The flat upstairs is already carpeted.

            Originally posted by alistair View Post
            I've seen the upstairs flat and it's carpeted everywhere except for the kitchen.

            Comment


              #7
              Originally posted by alistair View Post
              Thanks very much for your help. I think I'm just going to have to go and find accommodation elsewhere.
              It may be worth telling the landlord why you are planning to give notice. If I were him, I'd want do something about a problem which is causing me to lose tenants regardless of the lack of a legal obligation to install insulation.

              Point him to this website
              http://www.soundreduction.co.uk/

              Comment


                #8
                Originally posted by westminster View Post
                It may be worth telling the landlord why you are planning to give notice. If I were him, I'd want do something about a problem which is causing me to lose tenants regardless of the lack of a legal obligation to install insulation.

                Point him to this website
                http://www.soundreduction.co.uk/

                Tell him that you are moving unless he does something in the flat and the flat may well be empty for several months. The lost income may be more than the cost of upgrading the sound insulating properties.

                Some landlords just done see this though so prepare to move (we have one landlord who refused to fit double glazing. The tenant was paying £475. Due to a drop in demand in this area the rent is now £400 and it took us about 5 months to fill the house (rough area). The lost 5 months rent would easily have paid for partial or full double glazing.
                Liability statement. My liability to you is not to exceed the amount you are paying for my recommendations or advice.

                I see a bright new future, where chickens can cross the road with no fear of having their motives questioned

                Comment


                  #9
                  Thanks

                  Thanks for the additional advice. I shall definitely try this and point out that he did say he would do something about it a year ago. However, I'm not sure it will inspire him! I've asked to meet with him three times in the last four weeks and he never turns up. He has not replaced a set of blinds or curtains despite making promises that he would do so 18 months ago. Similarly he has also not repaired an exterior wall which has caused my washing machine to break down due to damp invading from outside. He has also failed to secure the fire escape ladder for the flat upstairs to an exterior wall. Not sure he's going to commit himself to sorting out the noise problem.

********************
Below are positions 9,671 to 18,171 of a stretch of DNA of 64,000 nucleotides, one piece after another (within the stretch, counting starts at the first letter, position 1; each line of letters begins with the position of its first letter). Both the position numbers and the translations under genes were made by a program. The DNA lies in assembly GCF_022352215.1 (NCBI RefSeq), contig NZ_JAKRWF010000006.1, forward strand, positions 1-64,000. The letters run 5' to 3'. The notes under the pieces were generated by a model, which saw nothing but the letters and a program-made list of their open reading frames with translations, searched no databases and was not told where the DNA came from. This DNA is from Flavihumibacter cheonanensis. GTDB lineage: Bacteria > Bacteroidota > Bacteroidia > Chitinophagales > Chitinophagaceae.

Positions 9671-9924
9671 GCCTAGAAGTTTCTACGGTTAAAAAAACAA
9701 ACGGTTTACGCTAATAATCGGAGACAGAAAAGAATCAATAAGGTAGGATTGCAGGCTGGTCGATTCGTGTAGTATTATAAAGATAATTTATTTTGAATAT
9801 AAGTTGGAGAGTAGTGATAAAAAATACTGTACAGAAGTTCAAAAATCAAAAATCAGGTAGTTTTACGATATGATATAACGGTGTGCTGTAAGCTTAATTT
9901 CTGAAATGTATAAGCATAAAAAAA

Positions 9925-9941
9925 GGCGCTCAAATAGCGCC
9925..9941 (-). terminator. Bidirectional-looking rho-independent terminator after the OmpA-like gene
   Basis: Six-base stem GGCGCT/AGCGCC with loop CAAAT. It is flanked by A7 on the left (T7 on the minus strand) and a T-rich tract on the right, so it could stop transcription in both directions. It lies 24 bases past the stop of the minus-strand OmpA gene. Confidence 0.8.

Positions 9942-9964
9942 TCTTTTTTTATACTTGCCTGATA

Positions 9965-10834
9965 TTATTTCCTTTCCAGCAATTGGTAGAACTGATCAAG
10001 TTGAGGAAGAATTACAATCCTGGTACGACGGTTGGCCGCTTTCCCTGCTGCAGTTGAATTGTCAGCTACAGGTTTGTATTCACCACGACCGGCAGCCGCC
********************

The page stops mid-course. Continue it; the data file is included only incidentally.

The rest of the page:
I don't want to fall out with him as cooperative relationship is fundamental but is there any way in which I can encourage him to undertake the minor jobs. It seems tome that if you are a tenant who plays by the rules, you are disadvantaged.

                  Sorry for the rant.

                  Comment


                    #10
                    This may help for the minor reairs http://england.shelter.org.uk/get_ad..._doing_repairs

                    Comment


                      #11
                      Some LLs are very good and some are very poor.

                      I would discuss this with the landlord and point out that he will always have trouble keeping tnts due to the noise.

                      One of my recent tnts handed their notice in stating they couldnt manage the stairs anymore, also the bath/shower was quite poor. He struggled with his Knees and Back so couldnt get up the stairs or in the bath very well adn the shower wasnt vey good as he couldnt lay down in the bath.

                      Offered to cut a deal on a power shower ( perhaps 50/50 ) and also have no objections to having a stair lift fitted. Would have lowered the rent as well. But he was adamant he would see a stair lift as a negative in his life.

                      So they are leaving next week and they have spent a fortune improving the house,they have been model tnts from day 1. Off to a bunglaow paying more than were they are now.